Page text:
Within patchwork there are many different techniques: quilters tend to develop expertise in their favoured technique (I swear by English paper piecing) and stick to it, but it's not a bad thing to branch out a little. You want to know about the projects though, don't you? It would be easy to make quilts from the traditional designs shown, but there are several specific projects through which you're guided. A good starting point would be the pillow shown on the cover, which uses patchwork, quilting and appliqué. I'm determined to try some curved patchwork. In half a century I've never plucked up the courage but the instructions are clear and there are all the templates I need (for this and the other projects) in the back of the book.
I have tried cathedral window patchwork in the past, but without success. There's a stunning table cover which does tempt me. I think I need to put some time aside! On reflection though, I might try Japanese folded patchwork first which has a similar look but you include the batting as you go along. Applied patchwork is great for using up pieces of material - I have a dog blanket for the car which is now on its third dog and it still looks good. There's a gorgeous machined quilt in autumnal colours which seriously tempts me. I wouldn't have thought that red and brown went together, but they look glorious.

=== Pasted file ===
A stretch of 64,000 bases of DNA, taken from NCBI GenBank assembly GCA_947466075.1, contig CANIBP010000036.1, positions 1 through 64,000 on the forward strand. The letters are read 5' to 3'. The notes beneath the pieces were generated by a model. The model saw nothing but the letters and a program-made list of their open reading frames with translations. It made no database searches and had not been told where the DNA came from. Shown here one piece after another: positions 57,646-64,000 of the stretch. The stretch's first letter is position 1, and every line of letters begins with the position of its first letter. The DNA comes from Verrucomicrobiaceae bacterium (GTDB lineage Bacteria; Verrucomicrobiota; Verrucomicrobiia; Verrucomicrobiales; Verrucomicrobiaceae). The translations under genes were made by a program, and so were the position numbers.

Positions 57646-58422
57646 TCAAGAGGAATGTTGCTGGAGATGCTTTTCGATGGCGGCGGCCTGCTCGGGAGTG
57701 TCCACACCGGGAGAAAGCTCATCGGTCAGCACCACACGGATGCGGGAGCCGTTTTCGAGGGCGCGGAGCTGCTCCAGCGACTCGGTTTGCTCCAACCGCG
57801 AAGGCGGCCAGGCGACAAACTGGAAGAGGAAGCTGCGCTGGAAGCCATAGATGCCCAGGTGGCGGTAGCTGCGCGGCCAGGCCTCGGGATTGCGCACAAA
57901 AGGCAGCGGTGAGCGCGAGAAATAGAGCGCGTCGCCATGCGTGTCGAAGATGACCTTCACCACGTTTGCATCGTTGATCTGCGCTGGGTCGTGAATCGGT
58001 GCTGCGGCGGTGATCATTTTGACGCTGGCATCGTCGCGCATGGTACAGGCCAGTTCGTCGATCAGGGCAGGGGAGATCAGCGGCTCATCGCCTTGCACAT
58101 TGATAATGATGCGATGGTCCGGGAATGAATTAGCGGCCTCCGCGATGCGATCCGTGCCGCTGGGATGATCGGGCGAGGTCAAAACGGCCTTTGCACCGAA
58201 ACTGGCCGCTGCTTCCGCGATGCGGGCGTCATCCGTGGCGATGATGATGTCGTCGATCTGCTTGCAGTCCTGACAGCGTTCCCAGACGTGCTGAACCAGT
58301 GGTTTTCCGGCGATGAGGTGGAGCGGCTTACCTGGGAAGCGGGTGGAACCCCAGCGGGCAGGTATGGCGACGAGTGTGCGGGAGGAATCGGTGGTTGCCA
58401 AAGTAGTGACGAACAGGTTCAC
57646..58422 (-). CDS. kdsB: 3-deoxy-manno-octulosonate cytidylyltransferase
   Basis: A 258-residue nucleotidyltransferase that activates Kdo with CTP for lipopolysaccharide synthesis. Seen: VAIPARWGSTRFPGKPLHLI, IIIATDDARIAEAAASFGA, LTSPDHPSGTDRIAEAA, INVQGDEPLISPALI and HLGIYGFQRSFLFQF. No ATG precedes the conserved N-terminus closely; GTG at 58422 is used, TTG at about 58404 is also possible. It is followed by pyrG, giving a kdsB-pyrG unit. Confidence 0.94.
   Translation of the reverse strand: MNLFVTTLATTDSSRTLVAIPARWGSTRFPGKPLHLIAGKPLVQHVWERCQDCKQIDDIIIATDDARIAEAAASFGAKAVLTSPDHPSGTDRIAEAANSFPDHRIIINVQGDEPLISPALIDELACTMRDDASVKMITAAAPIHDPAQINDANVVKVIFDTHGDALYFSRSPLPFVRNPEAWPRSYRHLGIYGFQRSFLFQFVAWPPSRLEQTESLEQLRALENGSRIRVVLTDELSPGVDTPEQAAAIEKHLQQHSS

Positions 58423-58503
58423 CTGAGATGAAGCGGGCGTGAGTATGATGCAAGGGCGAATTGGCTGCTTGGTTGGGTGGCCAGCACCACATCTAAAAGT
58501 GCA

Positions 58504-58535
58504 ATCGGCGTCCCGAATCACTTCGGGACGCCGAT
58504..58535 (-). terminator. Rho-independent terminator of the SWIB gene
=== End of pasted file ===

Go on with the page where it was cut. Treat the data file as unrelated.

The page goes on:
In the section on quilting (as a specific skill, rather than the generic term) there are some brilliant tips. I'd never thought of using masking tape to produce straight lines! Doh! There are even instructions on how to cut your own stencils and some very sensible advice on sewing the actual quilt. I felt more confident than I have with any other book - if I'm completely honest I have to admit that my quilting is not up to the standard of my patchwork, but I might be able to remedy this now.
My other weakness has been appliqué, but I feel confident enough having read the basic instructions to have a go. Brown is very sound on how to deal with curves, corners and points, which have always confounded me!
There's enough in this book to keep me going for years. In addition it's a beautiful book - they always are when Ivy Press publish them. It stays open when you put it on the table. The production values are top class and it's a pleasure to look at. I'd like to thank the publishers or sending a copy to the Bookbag.
If this book appeals then we think that you might also enjoy Lucky Spool's Essential Guide to Modern Quilt Making by Susanne Woods (Editor) if you have a little more experience. If you'd like to try your hand with some woolen fabrics then do have a look at Hand-Stitched Home: Projects to Sew with Pendleton and Other Wools by Susan Beal.
You can read more book reviews or buy The Complete Guide to Quilting Techniques: Essential Techniques and Step-by-Step Projects for Making Beautiful Quilts by Pauline Brown at Amazon.co.uk Amazon currently charges £2.99 for standard delivery for orders under £20, over which delivery is free.
You can read more book reviews or buy The Complete Guide to Quilting Techniques: Essential Techniques and Step-by-Step Projects for Making Beautiful Quilts by Pauline Brown at Amazon.com.
Like to comment on this review?
Just send us an email and we'll put the best up on the site.